Litter boxes or trays
Litter training your rabbits and providing them with littering trays with good litter will make cleaning the hutch easy as well as reduce the ammonia urine smell, especially if your litter is odor controlling. Avoid using cat litter on your bunnies if it is dusty, clumpy or toxic if ingested.
Feeders and hay racks
There are many good brands of rabbit feeders including hay racks you can buy or make. When purchasing them, you should ensure they keep food clean, fresh and can be mounted easily. You even have a chance to choose automatic feeders if you are a busy person.
Clean, cold water is essential to all bunnies and must be provided in unlimited amounts. You have an option of setting for rabbit water bottles or bowls or developing an automated waterer. During winter when water is likely to freeze, consider heated waterers to it from freezing.
Bedding or substrate
If you have a wire cage, your bunnies are not litter trained. You should consider having some bedding on your cage or hutch floor. There are many rabbit bedding alternatives that are safe and will ensure your bunnies have quality time.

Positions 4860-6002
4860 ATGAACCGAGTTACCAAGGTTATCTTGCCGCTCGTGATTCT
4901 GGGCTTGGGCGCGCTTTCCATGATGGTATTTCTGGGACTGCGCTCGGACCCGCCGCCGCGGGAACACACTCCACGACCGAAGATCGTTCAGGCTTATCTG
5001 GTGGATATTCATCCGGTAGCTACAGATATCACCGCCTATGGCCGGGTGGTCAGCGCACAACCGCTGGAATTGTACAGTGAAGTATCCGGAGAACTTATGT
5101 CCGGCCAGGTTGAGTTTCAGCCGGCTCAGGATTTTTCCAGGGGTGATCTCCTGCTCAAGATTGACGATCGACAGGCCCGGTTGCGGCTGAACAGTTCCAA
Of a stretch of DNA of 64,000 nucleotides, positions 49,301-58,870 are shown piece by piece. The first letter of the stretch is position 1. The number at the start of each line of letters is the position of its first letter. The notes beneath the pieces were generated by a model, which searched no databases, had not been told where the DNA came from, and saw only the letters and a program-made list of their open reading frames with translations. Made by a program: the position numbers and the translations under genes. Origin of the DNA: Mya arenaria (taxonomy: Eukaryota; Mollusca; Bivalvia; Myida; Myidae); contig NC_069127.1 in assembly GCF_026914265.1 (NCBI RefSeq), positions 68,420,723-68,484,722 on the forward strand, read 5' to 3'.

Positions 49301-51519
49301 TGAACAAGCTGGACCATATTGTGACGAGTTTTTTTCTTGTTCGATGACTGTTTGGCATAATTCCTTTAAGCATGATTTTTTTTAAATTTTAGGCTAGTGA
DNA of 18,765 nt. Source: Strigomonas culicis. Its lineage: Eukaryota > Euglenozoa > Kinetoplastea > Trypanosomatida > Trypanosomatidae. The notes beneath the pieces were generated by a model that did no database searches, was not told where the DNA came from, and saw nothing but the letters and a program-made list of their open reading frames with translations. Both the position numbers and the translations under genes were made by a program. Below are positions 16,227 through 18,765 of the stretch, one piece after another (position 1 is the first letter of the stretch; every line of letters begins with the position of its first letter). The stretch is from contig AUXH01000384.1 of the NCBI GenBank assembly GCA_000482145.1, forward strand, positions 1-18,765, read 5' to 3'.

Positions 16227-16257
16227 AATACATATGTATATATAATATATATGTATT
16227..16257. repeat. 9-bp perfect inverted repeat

Nc3rs.org.uk states that you go for “solid floors, with the substrate (2 to 5cm in depth) for hygiene, comfort and to permit foraging and digging behavior”.
Whereas some people ignore toys, they are an integral part of your bunnies’ playtime, and a means to reduce boredom. Make a few toys at home or buy some from your local pet shop. Some cat toys may also be used. Best rabbit toys to buy includes:
Unless your rabbits reign freely in your house or they have a room, it is necessary to ensure you provide a large rabbit run for exercise. You can settle for housing that is connected to the run or be taking your bunnies to their playpens.
Other important considerations
Whenever possible, put your bunnies in social groups separating males and females if they are not natured (for bucks) or spayed (for does).
People in commercial rabbit production need to ensure their housing systems are easy to expand, clean and maintain. They should meet all the requirements we have discussed as well as have all the necessary amenities.